Heirs of Jimi Hendrix band members are suing Sony Music UK over copyrights, streaming royalties

Heirs of Jimi Hendrix' bandmates sue Sony Music UK over copyright, streaming royalties
Heirs of Jimi Hendrix’ bandmates sue Sony Music UK over copyright, streaming royalties (Photo Credit – IANS)

Sony Music is facing a lawsuit from the heirs of Jimi Hendrix’s former bandmates – bassist Noel Redding and drummer Mitch Mitchell – over an alleged copyright infringement, Variety reports.

According to Variety, the filing, in London’s High Court, follows a request for a legal statement made by Sony Music and Hendrix’s estate last month in a Manhattan federal court that would preemptively release them from all legal claims.

Hendrix had become famous in the 1960s after joining forces with British musicians Redding and Mitchell to form the ‘Jimi Hendrix Experience’. In 1969 the group broke up. Mitchell was, however, reunited with Hendrix months before his death in August 1970.

Currently, Redding and Mitchell’s heirs claim their share of the band’s music. Earlier this year, in January, Sony Music and Hendrix’s estate filed their own claim in a New York court, asking a judge to declare the absence of copyright infringement. While Hendrix’s estate (comprising Experience Hendrix LLC and Authentic Hendrix LLC) owns Hendrix’s music catalog and its name and image rights, Sony is the exclusive licensee of Hendrix’s music.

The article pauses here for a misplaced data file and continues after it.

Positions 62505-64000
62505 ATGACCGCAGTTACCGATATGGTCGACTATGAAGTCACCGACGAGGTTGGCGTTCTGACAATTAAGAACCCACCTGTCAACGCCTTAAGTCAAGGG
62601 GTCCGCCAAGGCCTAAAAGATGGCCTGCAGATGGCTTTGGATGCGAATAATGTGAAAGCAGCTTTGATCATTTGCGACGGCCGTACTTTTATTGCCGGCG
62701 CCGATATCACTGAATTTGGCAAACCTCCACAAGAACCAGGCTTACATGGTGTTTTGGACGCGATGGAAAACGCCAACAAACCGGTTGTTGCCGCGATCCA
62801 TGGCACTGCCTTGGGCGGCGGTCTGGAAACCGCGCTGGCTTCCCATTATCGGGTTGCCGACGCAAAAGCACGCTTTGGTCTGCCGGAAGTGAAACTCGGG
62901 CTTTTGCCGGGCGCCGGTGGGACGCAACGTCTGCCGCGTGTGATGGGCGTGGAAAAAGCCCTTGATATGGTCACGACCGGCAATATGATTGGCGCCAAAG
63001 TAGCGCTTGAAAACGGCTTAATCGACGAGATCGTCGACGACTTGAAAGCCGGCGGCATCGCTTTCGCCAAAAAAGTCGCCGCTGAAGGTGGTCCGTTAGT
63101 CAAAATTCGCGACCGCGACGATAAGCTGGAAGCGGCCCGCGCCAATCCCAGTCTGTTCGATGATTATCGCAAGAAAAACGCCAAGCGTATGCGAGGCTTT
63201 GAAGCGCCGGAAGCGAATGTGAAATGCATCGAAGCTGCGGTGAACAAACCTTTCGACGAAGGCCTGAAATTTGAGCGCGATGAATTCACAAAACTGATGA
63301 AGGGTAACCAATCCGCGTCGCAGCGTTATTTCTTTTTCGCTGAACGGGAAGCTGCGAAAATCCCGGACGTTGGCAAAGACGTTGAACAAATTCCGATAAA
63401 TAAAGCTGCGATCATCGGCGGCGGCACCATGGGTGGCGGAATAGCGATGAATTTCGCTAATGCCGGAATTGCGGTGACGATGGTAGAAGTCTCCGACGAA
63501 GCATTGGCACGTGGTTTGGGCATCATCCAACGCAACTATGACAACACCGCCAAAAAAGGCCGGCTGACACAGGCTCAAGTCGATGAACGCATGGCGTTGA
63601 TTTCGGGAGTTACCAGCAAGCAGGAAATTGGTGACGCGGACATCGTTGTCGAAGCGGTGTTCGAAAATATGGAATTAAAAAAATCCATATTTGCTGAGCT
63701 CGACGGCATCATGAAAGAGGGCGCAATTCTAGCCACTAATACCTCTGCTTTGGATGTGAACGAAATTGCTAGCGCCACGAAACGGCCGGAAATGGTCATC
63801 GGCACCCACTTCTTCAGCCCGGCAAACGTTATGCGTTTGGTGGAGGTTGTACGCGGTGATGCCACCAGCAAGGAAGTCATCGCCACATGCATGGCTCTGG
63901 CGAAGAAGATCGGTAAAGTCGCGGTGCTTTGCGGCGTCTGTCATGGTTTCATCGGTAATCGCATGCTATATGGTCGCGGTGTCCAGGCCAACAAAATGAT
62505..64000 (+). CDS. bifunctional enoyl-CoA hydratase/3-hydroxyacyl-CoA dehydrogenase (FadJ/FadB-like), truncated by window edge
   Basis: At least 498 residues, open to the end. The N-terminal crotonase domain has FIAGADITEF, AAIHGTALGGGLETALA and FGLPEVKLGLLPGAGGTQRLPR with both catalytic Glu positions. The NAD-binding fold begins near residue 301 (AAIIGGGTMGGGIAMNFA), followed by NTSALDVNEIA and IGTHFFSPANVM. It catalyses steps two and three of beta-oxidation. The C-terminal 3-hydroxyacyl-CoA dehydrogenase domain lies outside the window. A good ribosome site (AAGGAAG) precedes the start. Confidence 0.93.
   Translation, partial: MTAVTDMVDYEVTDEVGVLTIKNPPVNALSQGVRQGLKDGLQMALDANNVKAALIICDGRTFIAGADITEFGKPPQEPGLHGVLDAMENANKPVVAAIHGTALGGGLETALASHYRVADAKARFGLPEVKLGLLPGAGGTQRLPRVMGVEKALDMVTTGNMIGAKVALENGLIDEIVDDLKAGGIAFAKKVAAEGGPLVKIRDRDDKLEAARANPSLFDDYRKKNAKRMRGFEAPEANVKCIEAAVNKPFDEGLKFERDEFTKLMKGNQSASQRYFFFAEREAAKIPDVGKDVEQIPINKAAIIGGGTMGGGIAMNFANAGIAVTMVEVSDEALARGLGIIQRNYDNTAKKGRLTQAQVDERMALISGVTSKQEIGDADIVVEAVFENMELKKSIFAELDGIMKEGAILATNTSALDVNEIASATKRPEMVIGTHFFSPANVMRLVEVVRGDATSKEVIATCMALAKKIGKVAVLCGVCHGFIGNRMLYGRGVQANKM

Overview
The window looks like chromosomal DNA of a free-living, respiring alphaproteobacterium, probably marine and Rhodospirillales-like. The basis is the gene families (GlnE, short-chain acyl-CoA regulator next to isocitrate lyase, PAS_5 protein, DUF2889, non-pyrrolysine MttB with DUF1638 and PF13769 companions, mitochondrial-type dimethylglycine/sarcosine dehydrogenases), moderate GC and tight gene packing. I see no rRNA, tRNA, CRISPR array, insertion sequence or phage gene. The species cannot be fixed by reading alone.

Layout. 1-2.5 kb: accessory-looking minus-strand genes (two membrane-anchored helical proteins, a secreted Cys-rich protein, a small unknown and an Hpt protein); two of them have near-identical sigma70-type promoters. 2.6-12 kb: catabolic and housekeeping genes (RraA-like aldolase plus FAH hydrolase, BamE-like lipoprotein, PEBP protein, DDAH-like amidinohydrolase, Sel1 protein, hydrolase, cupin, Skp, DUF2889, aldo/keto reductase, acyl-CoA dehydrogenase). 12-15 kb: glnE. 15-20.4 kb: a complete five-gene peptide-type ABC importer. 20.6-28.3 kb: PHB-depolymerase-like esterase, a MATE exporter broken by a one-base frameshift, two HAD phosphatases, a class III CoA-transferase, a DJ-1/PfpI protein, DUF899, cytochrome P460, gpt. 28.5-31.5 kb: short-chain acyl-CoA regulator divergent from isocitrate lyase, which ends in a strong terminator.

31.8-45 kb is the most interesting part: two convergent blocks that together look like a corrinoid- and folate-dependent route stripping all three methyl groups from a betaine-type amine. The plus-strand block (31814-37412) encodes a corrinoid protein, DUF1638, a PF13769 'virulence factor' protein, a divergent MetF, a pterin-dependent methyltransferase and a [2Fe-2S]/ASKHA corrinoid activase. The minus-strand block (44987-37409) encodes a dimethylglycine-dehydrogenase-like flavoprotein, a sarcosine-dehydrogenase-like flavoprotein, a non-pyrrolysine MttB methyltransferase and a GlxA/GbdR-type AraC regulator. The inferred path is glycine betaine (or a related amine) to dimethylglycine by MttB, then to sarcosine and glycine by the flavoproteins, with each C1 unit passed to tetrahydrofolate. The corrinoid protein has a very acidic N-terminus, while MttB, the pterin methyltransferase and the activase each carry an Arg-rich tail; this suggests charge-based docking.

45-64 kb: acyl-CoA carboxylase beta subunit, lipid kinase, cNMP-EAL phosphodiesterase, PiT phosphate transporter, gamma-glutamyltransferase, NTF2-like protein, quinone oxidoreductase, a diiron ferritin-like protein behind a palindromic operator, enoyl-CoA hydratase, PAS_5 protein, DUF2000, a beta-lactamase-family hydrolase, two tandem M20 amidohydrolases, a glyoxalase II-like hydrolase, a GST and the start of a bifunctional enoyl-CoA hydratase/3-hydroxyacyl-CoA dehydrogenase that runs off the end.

Hendrix and Sony estates have claimed that Redding and Mitchell got rid of all rights to the music in the early 1970s following Hendrix’s death at the age of 27. and Mitchell’s estates to Sony Music in the UK, the heirs dispute that the contracts “do not act as a barrier to our customers’ claims”.

The reasons put forward by them state that Sony was not a party to the contract. The letter adds that streaming rights or digital media revenues are beyond the scope of any signed documents or contracts, something that “neither party could have foreseen or considered” at the time they were signed.

According to estimates by Redding and Mitchell’s attorney, there have been 3 billion streams of the Jimi Hendrix Experience’s music, for which the total amount of revenue is equal to “millions of pounds” per year. He also mentioned that according to the nature of the contracts signed at the time, profits were to be split three ways, with Hendrix claiming 50 percent and Redding and Mitchell 25 percent each.

The lawsuit filed in the UK seeks a copyright notice in the musical works, sound recordings and performers’ rights (each is a separate right invested in the work). It also demands clarification of copyright infringement and, if there has been one, demands damages and an account of profits plus interest on that amount and legal fees.

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